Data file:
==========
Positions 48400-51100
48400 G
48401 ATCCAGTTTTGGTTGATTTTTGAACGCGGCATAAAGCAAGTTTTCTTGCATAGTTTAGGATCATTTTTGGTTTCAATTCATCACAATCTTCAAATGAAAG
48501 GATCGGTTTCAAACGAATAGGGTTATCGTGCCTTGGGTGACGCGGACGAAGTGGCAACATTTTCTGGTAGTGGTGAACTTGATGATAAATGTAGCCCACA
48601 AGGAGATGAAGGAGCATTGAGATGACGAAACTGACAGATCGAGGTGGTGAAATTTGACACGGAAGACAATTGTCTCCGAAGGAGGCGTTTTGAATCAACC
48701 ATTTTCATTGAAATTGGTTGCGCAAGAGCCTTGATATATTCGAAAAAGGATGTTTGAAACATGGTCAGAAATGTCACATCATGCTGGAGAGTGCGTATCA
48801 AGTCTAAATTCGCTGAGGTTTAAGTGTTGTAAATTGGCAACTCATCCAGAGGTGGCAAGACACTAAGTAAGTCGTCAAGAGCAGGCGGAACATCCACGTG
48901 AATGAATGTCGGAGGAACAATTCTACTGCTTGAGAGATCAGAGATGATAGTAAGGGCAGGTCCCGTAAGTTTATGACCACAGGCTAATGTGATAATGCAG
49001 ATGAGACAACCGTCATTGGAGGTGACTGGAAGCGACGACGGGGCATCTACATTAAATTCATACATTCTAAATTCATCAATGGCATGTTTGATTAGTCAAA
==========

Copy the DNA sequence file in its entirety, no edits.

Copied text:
Positions 48400-51100
48400 G
48401 ATCCAGTTTTGGTTGATTTTTGAACGCGGCATAAAGCAAGTTTTCTTGCATAGTTTAGGATCATTTTTGGTTTCAATTCATCACAATCTTCAAATGAAAG
48501 GATCGGTTTCAAACGAATAGGGTTATCGTGCCTTGGGTGACGCGGACGAAGTGGCAACATTTTCTGGTAGTGGTGAACTTGATGATAAATGTAGCCCACA
48601 AGGAGATGAAGGAGCATTGAGATGACGAAACTGACAGATCGAGGTGGTGAAATTTGACACGGAAGACAATTGTCTCCGAAGGAGGCGTTTTGAATCAACC
48701 ATTTTCATTGAAATTGGTTGCGCAAGAGCCTTGATATATTCGAAAAAGGATGTTTGAAACATGGTCAGAAATGTCACATCATGCTGGAGAGTGCGTATCA
48801 AGTCTAAATTCGCTGAGGTTTAAGTGTTGTAAATTGGCAACTCATCCAGAGGTGGCAAGACACTAAGTAAGTCGTCAAGAGCAGGCGGAACATCCACGTG
48901 AATGAATGTCGGAGGAACAATTCTACTGCTTGAGAGATCAGAGATGATAGTAAGGGCAGGTCCCGTAAGTTTATGACCACAGGCTAATGTGATAATGCAG
49001 ATGAGACAACCGTCATTGGAGGTGACTGGAAGCGACGACGGGGCATCTACATTAAATTCATACATTCTAAATTCATCAATGGCATGTTTGATTAGTCAAA